LESS IS MORE

A stylist’s five steps to make getting dressed easier

Obsession
Fashion
Obsession
Fashion

For some people, getting dressed in the morning is a joy. Good for them.

But for many men and women, the daily task of digging through an overstuffed closet to mix and match items of different fabrics, weights, and colors into something resembling a coherent outfit can take more time and brain power than they care to admit.

It doesn’t have to be that way. Unless you’re organized enough to lay out your outfit the night before, or you’re ready to dive into full “uniform dressing,” the best solution is very likely cutting down your wardrobe drastically, until you’re left with just a handful of basic essentials.

That’s because one of the biggest culprits turning that simple daily routine into a stressful, intimidating chore is an overabundance of clothing in most of our closets. “It’s called the paradox of choice,” explains personal stylist and writer Peter Nguyen, in an excellent post for his site, The Essential Man, on how to create a minimalist wardrobe. “That is, the more options you have, the less likely you are to make a choice.” (Mark Zuckerberg similarly cites “decision fatigue” to explain his preference for a daily uniform of a grey t-shirt and black hoodie.)

Nguyen’s guidance on the subject comes from real time spent thinking about how to solve his clients’ sartorial problems, while making sure they look good. He was a longtime fashion designer who worked for the New York menswear talent Robert Geller for five years before launching his own brand and ghost-designing for some big-name companies. [Disclosure: A fashion company I previously worked for carried t-shirts from Nguyen’s line.] In 2015, he started working as a personal stylist to guys in need of expert assistance, though much of his advice can apply to women as well.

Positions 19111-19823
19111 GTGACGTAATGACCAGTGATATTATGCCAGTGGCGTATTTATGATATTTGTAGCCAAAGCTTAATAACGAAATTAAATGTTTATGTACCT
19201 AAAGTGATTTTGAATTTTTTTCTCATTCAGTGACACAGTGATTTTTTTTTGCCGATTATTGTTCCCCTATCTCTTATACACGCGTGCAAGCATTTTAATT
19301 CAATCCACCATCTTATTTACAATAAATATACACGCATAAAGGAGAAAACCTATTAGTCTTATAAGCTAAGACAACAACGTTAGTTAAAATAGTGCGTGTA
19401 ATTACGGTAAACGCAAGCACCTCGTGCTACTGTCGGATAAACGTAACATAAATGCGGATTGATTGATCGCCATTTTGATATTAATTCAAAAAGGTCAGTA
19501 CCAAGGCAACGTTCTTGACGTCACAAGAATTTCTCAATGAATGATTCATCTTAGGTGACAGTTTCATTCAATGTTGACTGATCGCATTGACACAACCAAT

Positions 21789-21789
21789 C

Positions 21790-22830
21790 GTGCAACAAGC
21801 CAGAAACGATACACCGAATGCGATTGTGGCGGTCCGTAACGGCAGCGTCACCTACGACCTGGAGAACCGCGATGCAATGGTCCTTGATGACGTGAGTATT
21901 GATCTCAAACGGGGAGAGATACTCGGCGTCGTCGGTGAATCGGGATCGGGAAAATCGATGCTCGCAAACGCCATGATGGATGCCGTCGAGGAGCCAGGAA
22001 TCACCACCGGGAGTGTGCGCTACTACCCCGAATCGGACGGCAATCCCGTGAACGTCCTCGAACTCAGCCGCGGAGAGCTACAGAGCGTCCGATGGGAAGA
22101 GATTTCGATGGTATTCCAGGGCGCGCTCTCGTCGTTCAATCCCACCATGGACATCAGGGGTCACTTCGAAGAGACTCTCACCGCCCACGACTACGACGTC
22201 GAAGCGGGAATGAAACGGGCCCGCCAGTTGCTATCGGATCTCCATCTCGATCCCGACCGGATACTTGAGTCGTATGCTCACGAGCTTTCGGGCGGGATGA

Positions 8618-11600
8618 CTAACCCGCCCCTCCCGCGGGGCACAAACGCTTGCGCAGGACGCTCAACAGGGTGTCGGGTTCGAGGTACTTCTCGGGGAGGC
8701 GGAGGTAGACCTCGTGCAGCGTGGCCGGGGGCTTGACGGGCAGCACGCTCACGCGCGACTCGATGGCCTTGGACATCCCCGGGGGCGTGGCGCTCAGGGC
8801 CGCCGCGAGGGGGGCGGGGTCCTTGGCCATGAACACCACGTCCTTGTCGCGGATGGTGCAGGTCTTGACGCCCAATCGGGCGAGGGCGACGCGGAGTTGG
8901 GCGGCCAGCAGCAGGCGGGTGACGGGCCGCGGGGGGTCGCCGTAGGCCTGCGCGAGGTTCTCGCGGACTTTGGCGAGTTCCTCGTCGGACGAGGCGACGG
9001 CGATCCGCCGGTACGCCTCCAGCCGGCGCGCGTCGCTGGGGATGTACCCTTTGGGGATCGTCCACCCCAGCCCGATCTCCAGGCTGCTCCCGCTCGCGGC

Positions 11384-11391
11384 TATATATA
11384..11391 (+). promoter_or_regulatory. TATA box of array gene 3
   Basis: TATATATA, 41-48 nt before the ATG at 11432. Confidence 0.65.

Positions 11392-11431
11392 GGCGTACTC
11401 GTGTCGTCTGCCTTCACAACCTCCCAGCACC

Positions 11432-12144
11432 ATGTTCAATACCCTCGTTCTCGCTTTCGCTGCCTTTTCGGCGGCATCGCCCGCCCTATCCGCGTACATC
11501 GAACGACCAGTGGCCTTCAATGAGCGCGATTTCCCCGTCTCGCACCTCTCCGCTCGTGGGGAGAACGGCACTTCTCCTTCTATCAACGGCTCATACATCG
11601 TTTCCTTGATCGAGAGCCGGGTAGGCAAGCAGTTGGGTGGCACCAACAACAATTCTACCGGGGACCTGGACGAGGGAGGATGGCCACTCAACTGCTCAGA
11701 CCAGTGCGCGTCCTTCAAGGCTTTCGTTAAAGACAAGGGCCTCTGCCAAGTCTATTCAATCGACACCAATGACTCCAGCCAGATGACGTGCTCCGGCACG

Contrary to what you might expect, Nguyen’s job as a stylist mostly involves getting rid of clothes, not adding more. “I would say 60% of the people that come to me want some form of a smaller wardrobe,” he explains. About 30% specifically request a minimal wardrobe. In fact, adding to your closet out of frustration usually aggravates the problems of getting dressed. He calls it “panic mode shopping,” and lays out the vicious cycle it creates: